Body image: What we're exposed to isn't reality
Published: Friday, January 25, 2013
Updated: Friday, January 25, 2013 01:01
This is week three on Weight Watchers: 152 pounds — five pounds down.
This week the flu came upon me like a bad date at a four-course meal. There was no end in sight with a fever of 101, vomiting and clammy hands.
Weight Watchers took a back seat. My life was taken over by six-hour naps and Netflix. While watching bad sitcoms and the entire series of the West Wing, I realized these beautiful women are supposed to be the norm. Society expects us to have perfect hair, straight pearly white teeth and double-D breasts.
Sure, with the evolution of American beauty we are exposed to several types of women on the screen. No longer does the busty, blue-eyed, blond rule the airwaves. These women may have different ethnicities but all of them look perfect.
For men it’s no better. After watching hours of mindless sitcoms I learned to be a “man” you need to have a six pack, be at least 6-feet-tall and be able to win in a back-alley fight. You can’t cry unless a parent or your best friend dies in battle. And unless you’re extremely attractive and are paid millions for your job as an artist, you best be keeping your “sensitive side” on the down low.
Fitness magazines, nutrition guides and even the Biggest Loser show us glossy images of how we can achieve perfection at home. If you eat a single piece of organic fish a day, followed by 45 minutes of cardio and have a live-in pilates master, you too can look perfect No one’s going to do that. That’s not healthy living; it’s hardly living.
Our society discusses body image a lot — the images we see and how it affects our mental health. The National Institute of Media and the Family studied the relationship between body image and fifth graders. Researchers showed 10-year-olds a clip from the TV show “Friends” and a “Britney Spears” music video. After watching the video fifth graders told researchers they felt dissatisfied with their bodies. The numbers get worse. The same study showed that by the time a girl is 17, she is 78 percent more likely to be unhappy with their body.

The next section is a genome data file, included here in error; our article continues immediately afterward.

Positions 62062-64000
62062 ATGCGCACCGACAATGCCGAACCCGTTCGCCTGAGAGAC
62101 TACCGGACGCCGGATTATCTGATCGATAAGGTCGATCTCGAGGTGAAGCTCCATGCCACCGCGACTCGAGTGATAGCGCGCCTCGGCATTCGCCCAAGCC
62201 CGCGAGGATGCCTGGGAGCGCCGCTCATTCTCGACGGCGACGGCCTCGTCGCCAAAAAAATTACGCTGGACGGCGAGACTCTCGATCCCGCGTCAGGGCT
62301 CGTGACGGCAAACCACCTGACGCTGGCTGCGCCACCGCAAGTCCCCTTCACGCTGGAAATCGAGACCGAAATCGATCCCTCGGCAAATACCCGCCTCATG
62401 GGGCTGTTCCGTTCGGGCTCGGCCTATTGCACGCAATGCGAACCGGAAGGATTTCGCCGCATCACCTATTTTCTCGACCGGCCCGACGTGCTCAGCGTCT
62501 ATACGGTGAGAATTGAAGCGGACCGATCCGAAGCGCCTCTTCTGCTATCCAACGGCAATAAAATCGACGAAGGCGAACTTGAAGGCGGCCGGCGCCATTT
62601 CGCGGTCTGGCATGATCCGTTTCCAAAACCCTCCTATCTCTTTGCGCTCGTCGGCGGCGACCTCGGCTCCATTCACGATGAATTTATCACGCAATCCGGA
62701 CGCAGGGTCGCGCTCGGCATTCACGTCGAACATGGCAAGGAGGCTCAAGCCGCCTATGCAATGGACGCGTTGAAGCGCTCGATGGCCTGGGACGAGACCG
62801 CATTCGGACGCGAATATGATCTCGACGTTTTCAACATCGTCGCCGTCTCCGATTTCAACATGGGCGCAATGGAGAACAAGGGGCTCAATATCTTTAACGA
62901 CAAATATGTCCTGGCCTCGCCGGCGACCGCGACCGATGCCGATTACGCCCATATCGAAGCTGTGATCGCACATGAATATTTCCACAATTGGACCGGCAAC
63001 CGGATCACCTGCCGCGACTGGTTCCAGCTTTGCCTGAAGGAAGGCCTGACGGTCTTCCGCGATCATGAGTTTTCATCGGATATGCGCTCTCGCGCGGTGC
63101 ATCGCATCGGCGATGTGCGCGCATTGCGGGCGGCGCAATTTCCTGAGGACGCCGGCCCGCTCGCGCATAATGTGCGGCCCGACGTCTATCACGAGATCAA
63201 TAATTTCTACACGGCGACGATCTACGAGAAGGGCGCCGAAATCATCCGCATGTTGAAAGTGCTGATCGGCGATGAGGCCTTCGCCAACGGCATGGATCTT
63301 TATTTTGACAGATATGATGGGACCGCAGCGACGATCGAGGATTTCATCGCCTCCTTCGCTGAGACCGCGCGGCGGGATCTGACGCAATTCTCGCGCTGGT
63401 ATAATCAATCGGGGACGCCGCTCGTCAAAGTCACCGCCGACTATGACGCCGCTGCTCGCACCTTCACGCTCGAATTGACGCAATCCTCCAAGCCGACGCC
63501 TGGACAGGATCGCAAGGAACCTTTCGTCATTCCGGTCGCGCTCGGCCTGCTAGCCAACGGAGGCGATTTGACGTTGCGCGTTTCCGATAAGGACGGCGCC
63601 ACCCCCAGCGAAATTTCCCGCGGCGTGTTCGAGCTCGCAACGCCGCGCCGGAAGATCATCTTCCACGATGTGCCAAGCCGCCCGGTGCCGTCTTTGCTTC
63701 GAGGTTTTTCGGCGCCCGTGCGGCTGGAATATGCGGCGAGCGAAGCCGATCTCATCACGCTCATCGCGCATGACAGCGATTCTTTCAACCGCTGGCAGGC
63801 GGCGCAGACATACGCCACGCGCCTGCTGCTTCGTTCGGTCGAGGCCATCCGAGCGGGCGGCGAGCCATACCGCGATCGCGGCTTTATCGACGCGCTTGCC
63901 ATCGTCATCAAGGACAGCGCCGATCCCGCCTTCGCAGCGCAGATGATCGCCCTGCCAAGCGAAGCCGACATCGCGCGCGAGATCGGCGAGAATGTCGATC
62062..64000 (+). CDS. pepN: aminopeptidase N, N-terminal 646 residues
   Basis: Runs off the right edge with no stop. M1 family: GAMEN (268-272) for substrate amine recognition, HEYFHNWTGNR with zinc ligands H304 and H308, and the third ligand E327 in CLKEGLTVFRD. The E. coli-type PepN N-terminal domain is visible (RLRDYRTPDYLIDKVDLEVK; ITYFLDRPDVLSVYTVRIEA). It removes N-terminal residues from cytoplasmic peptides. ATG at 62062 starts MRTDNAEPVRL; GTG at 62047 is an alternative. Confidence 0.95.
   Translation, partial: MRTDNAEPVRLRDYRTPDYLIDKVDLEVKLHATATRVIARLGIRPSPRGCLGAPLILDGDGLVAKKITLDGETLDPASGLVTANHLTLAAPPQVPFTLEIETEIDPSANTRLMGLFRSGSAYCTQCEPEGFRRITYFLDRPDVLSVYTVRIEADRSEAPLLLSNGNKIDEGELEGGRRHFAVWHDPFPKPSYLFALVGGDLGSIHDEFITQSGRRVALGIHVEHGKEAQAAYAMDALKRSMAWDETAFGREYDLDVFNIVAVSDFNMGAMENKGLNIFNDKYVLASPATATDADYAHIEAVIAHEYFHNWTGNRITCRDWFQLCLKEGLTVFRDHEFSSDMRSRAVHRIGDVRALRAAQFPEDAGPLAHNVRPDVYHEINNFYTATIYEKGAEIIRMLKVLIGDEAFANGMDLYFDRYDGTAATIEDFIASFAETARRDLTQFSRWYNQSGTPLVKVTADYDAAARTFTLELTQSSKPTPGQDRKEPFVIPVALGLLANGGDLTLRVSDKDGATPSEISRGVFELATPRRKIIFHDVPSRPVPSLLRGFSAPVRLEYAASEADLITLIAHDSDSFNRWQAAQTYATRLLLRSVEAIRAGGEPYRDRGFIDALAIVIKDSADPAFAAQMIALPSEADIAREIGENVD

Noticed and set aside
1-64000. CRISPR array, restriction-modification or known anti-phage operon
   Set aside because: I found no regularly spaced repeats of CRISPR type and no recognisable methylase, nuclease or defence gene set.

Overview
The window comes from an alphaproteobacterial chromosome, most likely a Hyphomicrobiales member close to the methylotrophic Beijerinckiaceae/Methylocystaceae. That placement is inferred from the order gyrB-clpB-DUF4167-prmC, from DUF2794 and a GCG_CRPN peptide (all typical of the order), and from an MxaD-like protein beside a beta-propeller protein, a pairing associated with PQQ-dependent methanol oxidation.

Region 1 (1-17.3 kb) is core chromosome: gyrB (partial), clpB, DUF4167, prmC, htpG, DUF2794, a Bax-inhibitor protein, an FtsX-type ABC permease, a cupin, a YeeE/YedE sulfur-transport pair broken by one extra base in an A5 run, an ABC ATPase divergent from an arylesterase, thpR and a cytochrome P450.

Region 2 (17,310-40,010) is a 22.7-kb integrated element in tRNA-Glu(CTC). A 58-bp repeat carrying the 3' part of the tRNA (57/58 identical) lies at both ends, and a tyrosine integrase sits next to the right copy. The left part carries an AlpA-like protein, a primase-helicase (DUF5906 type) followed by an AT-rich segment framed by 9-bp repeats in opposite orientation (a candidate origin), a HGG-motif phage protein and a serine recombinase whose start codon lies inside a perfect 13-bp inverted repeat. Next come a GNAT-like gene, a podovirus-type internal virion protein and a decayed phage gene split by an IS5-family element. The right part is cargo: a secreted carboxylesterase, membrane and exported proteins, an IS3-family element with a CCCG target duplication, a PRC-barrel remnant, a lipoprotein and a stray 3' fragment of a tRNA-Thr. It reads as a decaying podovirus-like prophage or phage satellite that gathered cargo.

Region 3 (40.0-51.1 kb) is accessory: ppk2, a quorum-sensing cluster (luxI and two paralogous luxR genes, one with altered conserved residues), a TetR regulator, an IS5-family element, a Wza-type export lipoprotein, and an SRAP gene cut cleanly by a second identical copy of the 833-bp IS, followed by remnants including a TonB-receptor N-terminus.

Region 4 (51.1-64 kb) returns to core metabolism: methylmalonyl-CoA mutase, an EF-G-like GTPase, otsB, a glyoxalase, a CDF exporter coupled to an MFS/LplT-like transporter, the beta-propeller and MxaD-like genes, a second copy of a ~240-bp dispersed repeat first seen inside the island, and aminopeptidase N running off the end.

I lost weight this week. Yay. To be honest I feel like I cheated. I lived off a diet of blue Gatorade and chicken noodle soup, with a 50-50 chance of keeping it down. I didn’t exercise, or move for that matter. I didn’t eat my daily caloric intake. I didn’t log my food. I was a big, giant, healthy living fail.
That’s OK. Sometimes you’re going to be a big fail.
Each week I present you with some pretty depressing statistics. This week I would like to bring you a dose of reality, as well.
I’ll probably lose weight. I’ve wanted to for a long time. Working out makes me happier and healthier. It makes me feel like I’ve accomplished something. I’ll probably lose weight because I’m dreading the day I have to write a column and tell you I took down an entire bag of Cheetos Puffs by using them as a spoon to scoop out Funky Monkey Ice Cream.
I won’t look perfect. My thighs will always rub together. Without surgery I won’t wear above a size “B.” I won’t look cute first thing in the morning. Wilber, the doughy area around my midsection, will probably always be there just a little bit. There will always be someone more beautiful and perfect than I am. I have to learn to be OK with that.
Through the ridiculousness that is our beauty standards, we have lost sight of reality. Those women we see on TV don’t wake up looking like that either. It takes an army of beauty experts. Those men spend hours in the gym, and they all have some form of a spray tan. What you see isn’t real. Attempting to achieve that is like hopping in and out of wardrobes hoping to find Narnia. Sure it is possible to look movie-star perfect, but a talking lion that leads you on mystical adventures isn’t a realistic future.
Kristy Wilkinson is a senior in political science and new media communications. The opinions expressed in her columns do not necessarily represent those of The Daily Barometer staff. Wilkinson can be reached at firstname.lastname@example.org.